However, when traveling by freighter, your emphasis should be on having a leisurely experience, of getting to know people, the ship and the crew, and of often entertaining yourself. There will be very few other passengers to mingle with, but that makes you special. You will undoubtedly meet the captain, officers, and many of the crewmembers. All told, between the ship’s crew and the few passengers who are on board, there may be no more than 30 or 40 people aboard a freighter at most, as opposed to perhaps thousands on a cruise liner. Children will probably be nonexistent. So take the opportunities offered of any tours of the ship that may be given. Learn the vessel. Attend the evening get-togethers, and above all, relax!
What are the negative attributes? Well, freighters usually do take longer to “get there,” because they have to load and unload cargo at different ports, hence the term, “slow boat.” Ports-of-call can change suddenly and so you may be disappointed if you had your heart set on seeing a particular one. And freighters don’t tarry long at such ports. They get in, unload, load (however long that may take), and then get underway. Sometimes, they do have delays, waiting for a berth at a particularly crowded port. These can even be several days in length.
Once in port, your freighter is usually at an industrial one, not one geared for tourists. This means you will have to come up with your own means of getting somewhere interesting, in town, or wherever, and you had better have some of the local currency ahead of time. For this, I suggest using Currate.com. Currate.com’s website, is very user friendly. They have actual images of over 180 currencies, an online currency conversion calculator, and a Google-style world map you can use to just point and click to your country of destination. Currate.com even has a mobile phone feature for those whose mobiles have Internet browser capability. Just go to http://currate.com/m.php. If your mobile phone has enhanced features, then why not try http://currate.com/e.php, instead. This way, you will know the local currencies by sight, know what the current conversion rates are, and can take along some of each currency ahead of time. So, if you need to hire a taxi at the docks to get you to town, or hop the local bus, you’ll have local money to pay the fares.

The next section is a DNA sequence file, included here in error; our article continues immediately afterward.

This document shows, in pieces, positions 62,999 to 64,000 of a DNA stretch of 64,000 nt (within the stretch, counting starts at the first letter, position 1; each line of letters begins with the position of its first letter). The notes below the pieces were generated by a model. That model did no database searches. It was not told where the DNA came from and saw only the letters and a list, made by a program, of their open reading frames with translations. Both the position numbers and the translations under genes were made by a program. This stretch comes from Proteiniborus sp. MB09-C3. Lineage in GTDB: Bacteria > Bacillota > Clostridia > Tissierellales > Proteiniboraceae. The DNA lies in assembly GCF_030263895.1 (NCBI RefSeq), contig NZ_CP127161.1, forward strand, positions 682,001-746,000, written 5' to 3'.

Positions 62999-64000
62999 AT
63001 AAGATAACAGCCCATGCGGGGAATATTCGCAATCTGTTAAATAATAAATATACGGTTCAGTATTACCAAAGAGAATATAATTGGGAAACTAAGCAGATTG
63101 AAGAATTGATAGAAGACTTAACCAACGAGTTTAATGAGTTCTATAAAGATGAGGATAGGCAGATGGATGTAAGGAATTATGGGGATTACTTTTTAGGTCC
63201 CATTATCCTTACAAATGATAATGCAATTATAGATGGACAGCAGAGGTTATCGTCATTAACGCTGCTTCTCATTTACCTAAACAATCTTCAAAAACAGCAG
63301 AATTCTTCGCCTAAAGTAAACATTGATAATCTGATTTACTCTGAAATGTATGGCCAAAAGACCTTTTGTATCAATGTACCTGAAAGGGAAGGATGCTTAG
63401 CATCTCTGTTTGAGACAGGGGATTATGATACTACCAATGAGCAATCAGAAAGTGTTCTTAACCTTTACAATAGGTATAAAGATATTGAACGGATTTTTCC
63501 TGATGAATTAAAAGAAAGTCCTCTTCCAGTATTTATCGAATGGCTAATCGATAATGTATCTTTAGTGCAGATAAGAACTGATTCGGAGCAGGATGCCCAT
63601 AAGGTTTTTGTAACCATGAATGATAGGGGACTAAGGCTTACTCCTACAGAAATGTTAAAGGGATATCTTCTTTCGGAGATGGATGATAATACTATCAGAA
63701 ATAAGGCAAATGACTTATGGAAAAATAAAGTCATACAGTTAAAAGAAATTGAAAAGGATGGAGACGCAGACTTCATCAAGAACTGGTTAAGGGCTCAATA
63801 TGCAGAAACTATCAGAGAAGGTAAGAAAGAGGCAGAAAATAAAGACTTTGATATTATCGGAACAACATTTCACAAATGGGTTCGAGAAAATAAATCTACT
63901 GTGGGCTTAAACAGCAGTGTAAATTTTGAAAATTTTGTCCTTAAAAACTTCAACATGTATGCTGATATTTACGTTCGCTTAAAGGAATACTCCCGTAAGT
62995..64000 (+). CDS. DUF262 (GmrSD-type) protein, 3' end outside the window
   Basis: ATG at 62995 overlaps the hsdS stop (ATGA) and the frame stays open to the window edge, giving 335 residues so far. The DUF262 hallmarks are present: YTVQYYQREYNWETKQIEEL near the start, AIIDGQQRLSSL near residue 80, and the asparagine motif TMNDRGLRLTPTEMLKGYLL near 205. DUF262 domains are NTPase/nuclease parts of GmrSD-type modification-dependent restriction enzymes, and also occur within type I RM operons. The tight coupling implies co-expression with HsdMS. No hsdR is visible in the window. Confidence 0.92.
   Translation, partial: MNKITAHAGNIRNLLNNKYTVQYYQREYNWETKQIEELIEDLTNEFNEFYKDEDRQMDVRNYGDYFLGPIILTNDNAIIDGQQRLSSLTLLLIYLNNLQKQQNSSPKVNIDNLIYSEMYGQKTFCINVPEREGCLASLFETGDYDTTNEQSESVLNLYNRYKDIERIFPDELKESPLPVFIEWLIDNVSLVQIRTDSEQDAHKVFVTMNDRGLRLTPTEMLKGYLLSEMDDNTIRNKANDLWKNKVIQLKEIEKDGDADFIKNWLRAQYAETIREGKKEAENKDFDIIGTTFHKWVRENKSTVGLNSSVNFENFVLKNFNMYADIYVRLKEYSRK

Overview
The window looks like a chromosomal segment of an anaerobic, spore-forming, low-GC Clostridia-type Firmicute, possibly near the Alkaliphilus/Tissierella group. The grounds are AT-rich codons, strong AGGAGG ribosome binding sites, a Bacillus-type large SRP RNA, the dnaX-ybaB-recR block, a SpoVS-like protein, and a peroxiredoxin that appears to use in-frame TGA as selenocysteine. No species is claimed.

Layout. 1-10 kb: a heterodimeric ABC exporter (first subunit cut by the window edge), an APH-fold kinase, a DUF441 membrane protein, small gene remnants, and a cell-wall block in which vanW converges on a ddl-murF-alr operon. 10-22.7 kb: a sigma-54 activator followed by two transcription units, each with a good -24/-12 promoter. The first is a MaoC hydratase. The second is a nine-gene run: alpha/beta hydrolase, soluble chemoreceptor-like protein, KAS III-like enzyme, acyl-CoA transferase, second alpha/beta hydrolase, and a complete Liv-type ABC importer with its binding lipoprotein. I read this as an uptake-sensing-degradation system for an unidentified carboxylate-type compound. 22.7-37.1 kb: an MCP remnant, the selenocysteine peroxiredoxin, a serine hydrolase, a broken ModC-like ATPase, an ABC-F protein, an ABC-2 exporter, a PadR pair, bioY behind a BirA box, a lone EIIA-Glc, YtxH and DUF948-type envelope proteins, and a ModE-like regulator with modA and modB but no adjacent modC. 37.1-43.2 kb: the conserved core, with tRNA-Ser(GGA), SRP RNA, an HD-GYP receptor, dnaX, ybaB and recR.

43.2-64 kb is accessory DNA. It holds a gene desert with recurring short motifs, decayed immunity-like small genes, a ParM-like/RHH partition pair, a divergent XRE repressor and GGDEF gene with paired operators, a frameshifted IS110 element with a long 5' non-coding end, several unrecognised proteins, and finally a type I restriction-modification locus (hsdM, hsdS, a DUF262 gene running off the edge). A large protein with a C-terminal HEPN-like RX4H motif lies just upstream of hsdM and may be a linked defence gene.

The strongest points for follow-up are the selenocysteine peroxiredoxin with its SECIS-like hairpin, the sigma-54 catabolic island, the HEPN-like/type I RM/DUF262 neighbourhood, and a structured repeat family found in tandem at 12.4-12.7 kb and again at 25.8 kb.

And speaking of fares, these really do vary for travel by freighter. They differ based on which ship you are taking, the company involved, where you are traveling, how far, and when. Also, you must use a travel agent to book your trip. But they are still far cheaper than cruise lines. For instance, an 84-day trip, hitting ports in the Atlantic Ocean, as well as the Pacific, can go for as little as $10,000. That’s almost three months at sea, numerous ports, and all your meals and lodging covered. Compared to standard cruises, that’s an incredible bargain!
One great site, which is set up very similar to Currate.com’s Google-style Earth map, is:
http://www.strandtravelltd.co.uk/voyages/destinations-and-prices/. Here, you can click on your start and stop locations, and it shows you the full length of the voyage and costs, or points where you may board along the way at considerably reduced costs. For instance, the cost for a partial trip aboard a freighter shows:
Hamburg – Singapore 33 – 37 Days
Cost: £2,845 or $4,629 . (Currate.com )
That’s over a month of travel, various ports of call, and going half way around the world or more, into the bargain. Consider what a whole month on a cruise ship would cost compared to that freighter. Really, when it comes to prices, there is no comparison.
Does traveling by freighter have its drawbacks? Yes, but if you have the time, they can be an eye-opening, marvelous, casual, relaxed, and comfortable way to take a journey. Always keep in mind, though, that where you embark and debark can depend on the particular freighter, its schedule, and rules for passengers booking trips. So do your research. Also, freighters are generally smaller than cruise ships and lack stabilizers. This means you will feel the motion of the sea more. If you are prone to seasickness, then freighters may not be the way to go for you. But if this isn’t a problem, why not try traveling by cargo vessel for a change? It would give you a chance to enjoy the trip itself, rather than just trying to “get there.” That’s something our times seem to have lost, that ability to have fun during the trip, as well as at the destination. Freighters, as in a ‘slow boat to China,” could bring this back for you. It allows you to “stop and smell the roses,” or in this case, the salt air.
Brief History of the Cruise Line Industry
Welcome to Strand Voyages
Travelers Not Tourists
Destinations And Prices